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In the case of string cheese the curds are “Cheddared." - Image by Rick Geary
In the case of string cheese the curds are “Cheddared."

Dear Matt: How do they get the string in string cheese? — Mike, El Cajon

Dear Matthew Alice: How come milk goes bad in so many different ways? Cheese is pretty much just soured milk, but how come it can turn into Cheddar or Roquefort or Swiss or so many different-tasting cheeses? And mild Cheddar is cheaper than sharp Cheddar because sharp Cheddar is aged longer. Could I save some money by buying mild Cheddar and aging it myself? — Roberto, downtown

A provisional yes to that second question, Roberto, assuming you don’t charge yourself time and materials for digging a root cellar and installing the climate-control system. You probably can’t just clean the skateboards and snow tires out of the hall closet and roll in that wheel of Cheddar to ripen.

Cheese is basically spoiled milk (like wine is just spoiled grape juice). But it’s very carefully spoiled — virtually pampered — with specially cultured bacteria or fungus to create its unique taste. The type of milk (cow, yak, sheep, goat, reindeer, even ape milk has been used) also affects the taste. Once upon a time, the bacteria entered cheese naturally as the fermenting milk curds sat around in a cave somewhere. Different bacteria thrive in different environments, so each geographical area produced a different-tasting cheese. Today the bacteria on the hoof have been replaced by cultured strains that are careftilly introduced into the milk or milk curd.

Cheese starts out like yogurt, with bacteria and enzymes added to milk. But with yogurt, the fermentation stops after the bacteria have turned the milk sugar into lactic acid. This results in a product that is soft and unsmelly. Left to their own devices, the bacteria then start fermenting the milk proteins and fats, and here's where cheese’s distinctive smell comes from. Among the byproducts of the fat breakdown are the same molecules released by bacteria living on human skin, which explains why the smell of cheese often reminds people of the smell of grubby feet. One out-of-control poet actually dubbed Camembert les pieds de Dieu, the feet of God. Apparently the ultimate compliment to the reeking French fromage.

Once the starter bacteria have clumped together the molecules of casein, protein, and fats into a soft, lumpy substance called curds, the watery liquid (whey) is drained off and the curds are handled in different ways, depending on the kind of cheese being made. In the case of string cheese and many other semi-hard and hard cheeses, the curds are “Cheddared,” that is, they are cubed and piled together to force out more whey. The casein molecules, which have clotted together, form chains that fuse into thick, smooth fibers, all running perpendicular to the pressure exerted on them. If you stop the manufacturing process at this stage, you have string cheese.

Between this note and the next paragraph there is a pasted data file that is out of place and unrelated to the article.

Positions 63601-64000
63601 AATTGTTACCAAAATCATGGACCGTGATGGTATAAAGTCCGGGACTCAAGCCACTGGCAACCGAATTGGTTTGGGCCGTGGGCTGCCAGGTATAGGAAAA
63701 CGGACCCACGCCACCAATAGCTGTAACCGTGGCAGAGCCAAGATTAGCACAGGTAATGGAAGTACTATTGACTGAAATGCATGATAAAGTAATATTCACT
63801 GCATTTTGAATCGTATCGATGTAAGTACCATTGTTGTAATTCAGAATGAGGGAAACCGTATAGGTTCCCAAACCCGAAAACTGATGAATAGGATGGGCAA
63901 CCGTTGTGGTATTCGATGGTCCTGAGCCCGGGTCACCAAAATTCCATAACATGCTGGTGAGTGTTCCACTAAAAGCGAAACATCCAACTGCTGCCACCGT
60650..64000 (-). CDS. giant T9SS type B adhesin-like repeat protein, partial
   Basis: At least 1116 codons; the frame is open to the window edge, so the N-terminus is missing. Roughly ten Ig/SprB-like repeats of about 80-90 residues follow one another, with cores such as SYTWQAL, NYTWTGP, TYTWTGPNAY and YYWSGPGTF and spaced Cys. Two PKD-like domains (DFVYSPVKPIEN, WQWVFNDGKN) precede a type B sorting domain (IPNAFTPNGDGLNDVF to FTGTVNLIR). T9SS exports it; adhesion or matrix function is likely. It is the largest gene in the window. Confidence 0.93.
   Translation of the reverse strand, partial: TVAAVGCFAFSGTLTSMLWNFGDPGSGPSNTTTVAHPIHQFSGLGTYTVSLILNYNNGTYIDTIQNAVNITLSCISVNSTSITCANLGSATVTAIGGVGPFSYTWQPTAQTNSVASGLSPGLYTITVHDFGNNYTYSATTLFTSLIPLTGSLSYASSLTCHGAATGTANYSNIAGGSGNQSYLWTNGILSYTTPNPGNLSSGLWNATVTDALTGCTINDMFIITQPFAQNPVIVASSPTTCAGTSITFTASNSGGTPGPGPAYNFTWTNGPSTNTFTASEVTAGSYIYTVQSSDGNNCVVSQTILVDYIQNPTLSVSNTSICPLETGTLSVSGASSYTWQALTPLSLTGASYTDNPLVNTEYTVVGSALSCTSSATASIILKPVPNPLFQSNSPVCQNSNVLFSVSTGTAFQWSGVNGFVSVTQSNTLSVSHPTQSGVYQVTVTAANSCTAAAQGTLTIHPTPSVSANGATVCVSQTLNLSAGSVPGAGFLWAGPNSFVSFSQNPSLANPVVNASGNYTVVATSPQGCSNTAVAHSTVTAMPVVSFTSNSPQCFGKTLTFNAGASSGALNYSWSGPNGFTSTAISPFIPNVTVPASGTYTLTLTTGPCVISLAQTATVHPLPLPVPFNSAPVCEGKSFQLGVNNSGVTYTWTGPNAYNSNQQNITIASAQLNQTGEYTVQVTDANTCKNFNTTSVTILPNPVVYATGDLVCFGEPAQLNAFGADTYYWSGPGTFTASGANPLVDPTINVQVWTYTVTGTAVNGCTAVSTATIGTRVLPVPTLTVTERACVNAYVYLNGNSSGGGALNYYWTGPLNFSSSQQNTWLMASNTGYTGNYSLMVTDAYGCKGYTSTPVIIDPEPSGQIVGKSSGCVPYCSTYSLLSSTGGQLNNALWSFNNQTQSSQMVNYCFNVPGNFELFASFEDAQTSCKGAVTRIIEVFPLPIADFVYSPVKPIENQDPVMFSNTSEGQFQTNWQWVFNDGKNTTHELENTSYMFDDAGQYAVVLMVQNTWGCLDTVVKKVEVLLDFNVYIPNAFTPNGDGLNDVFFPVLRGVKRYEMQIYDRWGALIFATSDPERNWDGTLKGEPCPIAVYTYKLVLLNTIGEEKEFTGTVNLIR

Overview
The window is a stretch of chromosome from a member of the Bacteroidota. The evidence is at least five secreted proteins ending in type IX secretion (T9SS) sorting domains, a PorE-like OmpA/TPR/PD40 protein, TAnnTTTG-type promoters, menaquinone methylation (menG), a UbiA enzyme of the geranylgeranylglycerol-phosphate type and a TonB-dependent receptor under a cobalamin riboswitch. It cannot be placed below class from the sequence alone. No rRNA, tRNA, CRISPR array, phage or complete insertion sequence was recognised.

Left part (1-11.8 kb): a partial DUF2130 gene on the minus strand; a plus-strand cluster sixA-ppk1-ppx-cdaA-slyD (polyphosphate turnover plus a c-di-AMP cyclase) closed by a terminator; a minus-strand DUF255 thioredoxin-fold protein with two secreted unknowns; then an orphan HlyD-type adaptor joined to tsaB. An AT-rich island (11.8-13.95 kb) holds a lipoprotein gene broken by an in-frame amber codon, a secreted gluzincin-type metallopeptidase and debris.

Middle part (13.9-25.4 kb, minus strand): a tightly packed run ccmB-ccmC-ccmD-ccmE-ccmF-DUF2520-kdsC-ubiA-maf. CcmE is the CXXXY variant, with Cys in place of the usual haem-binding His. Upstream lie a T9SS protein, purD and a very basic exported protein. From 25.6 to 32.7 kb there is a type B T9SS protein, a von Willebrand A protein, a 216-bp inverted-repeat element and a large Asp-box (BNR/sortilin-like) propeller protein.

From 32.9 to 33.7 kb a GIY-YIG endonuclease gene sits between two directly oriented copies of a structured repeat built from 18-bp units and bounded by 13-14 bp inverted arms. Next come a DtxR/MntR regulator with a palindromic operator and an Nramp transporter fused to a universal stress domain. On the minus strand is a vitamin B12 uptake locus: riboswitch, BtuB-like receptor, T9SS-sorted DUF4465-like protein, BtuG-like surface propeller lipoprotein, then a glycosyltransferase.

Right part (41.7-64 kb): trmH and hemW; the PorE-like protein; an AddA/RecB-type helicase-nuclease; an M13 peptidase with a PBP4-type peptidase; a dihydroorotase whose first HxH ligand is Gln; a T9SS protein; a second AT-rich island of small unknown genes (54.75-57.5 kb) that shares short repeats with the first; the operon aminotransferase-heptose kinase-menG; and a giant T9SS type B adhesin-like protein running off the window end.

Most other cheeses are milled after cheddaring to break up the casein chains and make a finer-grained product. The milled curds have ripening bacteria added, the curds are put into molds, and they’re stored away to develop their characteristic texture and flavor. The longer they’re aged, the more the bacteria can work on the protein and fats, and the sharper, harder, and drier the cheese.

But like wines, cheeses have optimum aging times — anywhere from a few months to several years. Store them too long and they’re inedible. And the odds are that even the natural cheese you buy in the market has preservatives added to slow the bacterial growth (ripening) to a crawl and extend the shelf life. Only the most natural of natural cheeses will age gracefully once you bring them home, but those have probably been aged to their optimum point anyway, so you wouldn’t want the product to sit around for too long. And ripening takes place under very specific temperature and humidity conditions. Your refrigerator or kitchen counter probably wouldn’t do. So I say spend the few extra pennies for sharp Cheddar and make sure you get what you want.

The one product that won’t do anything but lie there is any kind of processed cheese or imitation processed cheese. Both of these products are made from ground natural cheese mixed with other ingredients, then rendered as sterile as a Band-Aid to last on the shelf nearly indefinitely. Kept long enough, they probably become one with the little plastic envelopes each slice is wrapped in and become even more inedible than they were originally.